U.S. Court Reject AFL-CIO Bid for OSHA COVID Protections

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Robison Wells
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The AFL-CIO (American Federation of Labor and Congress of Industrial Organizations) the largest organization of unions in the United States, filed a lawsuit with OSHA to create an emergency workplace safety rule based on the coronavirus pandemic.

According to AFL-CIO President Richard Trumka, "As the economy reopens and more workers return to work, person-to-person contact in the workplace will increase and health experts predict that the already shocking number of infections and deaths among workers will get worse.”

A three-judge panel said in an unsigned order that OSHA has the authority to decide whether to issue new rules during the pandemic. Since the crisis began, the agency has offered nonbinding, industry-specific guidance rather than an enforceable rule to protect workers from COVID-19. In April and again in May, OSHA issued guidance for contractors for recording COVID-19 cases on the jobsite.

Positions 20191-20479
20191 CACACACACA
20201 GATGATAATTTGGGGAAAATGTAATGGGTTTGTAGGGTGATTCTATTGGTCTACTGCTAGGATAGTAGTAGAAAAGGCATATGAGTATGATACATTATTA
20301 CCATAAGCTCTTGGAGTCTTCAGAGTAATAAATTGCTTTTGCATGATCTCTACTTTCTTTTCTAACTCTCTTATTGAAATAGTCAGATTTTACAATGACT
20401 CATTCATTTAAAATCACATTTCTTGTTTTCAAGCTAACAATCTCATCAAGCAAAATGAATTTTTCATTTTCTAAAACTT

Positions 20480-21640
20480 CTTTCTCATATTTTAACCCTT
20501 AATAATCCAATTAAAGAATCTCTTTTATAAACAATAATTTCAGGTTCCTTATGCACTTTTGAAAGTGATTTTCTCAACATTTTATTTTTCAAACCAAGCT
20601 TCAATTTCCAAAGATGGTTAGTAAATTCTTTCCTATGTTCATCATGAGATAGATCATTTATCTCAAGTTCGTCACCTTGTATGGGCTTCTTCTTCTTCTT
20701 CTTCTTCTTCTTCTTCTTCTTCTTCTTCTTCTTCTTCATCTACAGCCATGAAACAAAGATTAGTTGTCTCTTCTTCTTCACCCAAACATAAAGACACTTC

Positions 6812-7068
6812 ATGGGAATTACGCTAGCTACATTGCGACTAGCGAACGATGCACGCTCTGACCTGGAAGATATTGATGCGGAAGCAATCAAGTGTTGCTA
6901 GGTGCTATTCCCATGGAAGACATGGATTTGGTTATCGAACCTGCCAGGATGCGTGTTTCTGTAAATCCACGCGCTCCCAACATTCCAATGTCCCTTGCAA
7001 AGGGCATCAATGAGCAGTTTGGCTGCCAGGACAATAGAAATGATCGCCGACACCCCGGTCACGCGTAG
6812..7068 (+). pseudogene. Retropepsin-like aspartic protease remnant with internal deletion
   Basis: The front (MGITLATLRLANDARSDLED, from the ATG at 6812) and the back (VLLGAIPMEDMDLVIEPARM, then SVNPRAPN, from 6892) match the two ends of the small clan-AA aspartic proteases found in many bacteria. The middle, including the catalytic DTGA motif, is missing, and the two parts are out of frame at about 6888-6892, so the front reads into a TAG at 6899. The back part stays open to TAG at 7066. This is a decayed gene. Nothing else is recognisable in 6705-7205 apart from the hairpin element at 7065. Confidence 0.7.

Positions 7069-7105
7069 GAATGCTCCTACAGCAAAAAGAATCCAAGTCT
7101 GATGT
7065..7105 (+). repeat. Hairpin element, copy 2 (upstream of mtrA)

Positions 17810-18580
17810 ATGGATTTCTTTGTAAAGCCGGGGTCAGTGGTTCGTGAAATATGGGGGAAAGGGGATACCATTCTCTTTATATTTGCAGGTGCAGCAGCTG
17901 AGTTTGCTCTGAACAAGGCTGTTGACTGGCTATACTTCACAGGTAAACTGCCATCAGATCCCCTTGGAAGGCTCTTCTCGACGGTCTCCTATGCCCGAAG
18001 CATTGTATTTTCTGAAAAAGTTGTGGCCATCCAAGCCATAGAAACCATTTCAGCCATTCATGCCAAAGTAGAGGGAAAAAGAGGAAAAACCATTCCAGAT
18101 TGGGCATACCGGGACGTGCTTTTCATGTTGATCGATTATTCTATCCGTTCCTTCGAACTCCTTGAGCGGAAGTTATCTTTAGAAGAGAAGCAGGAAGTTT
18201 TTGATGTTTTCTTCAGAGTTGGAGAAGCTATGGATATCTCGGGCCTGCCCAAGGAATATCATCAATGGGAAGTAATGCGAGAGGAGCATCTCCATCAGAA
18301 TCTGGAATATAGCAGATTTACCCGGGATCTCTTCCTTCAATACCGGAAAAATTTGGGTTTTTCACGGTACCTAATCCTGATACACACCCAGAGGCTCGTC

Construction groups applauded the decision, saying that it allows for companies to take targeted, more focused approaches to COVID outbreaks, and not lay blanket provisions across an entire industry.

"OSHA’s resources are better deployed by developing timely and situational-specific guidance documents, which can be adjusted and adapted as the agency and public health authorities better understand the pandemic," reads a joint statement from Associated Builders and Contractors Vice President of Health, Safety, Environment and Workforce Development Greg Sizemore and National Association of Home Builders CEO Jerry Howard.

Nationally, OSHA site visits have declined 16% since the pre-coronavirus levels while the agency focus is primarily targeted on the healthcare industry, according to a Bloomberg Law analysis of agency data.

In the first week of March, prior to the shutdown, OSHA federal inspectors conducted about 395 construction inspections. During the week of April 26th, in the heart of the pandemic, only about 65 were performed.

On April 13th, OSHA issued a memorandum saying that it was prioritizing its resources to workplaces where there’s a high potential of exposure to COVID, such as nursing homes and hospitals. Construction sites weren’t considered high-priority locations.

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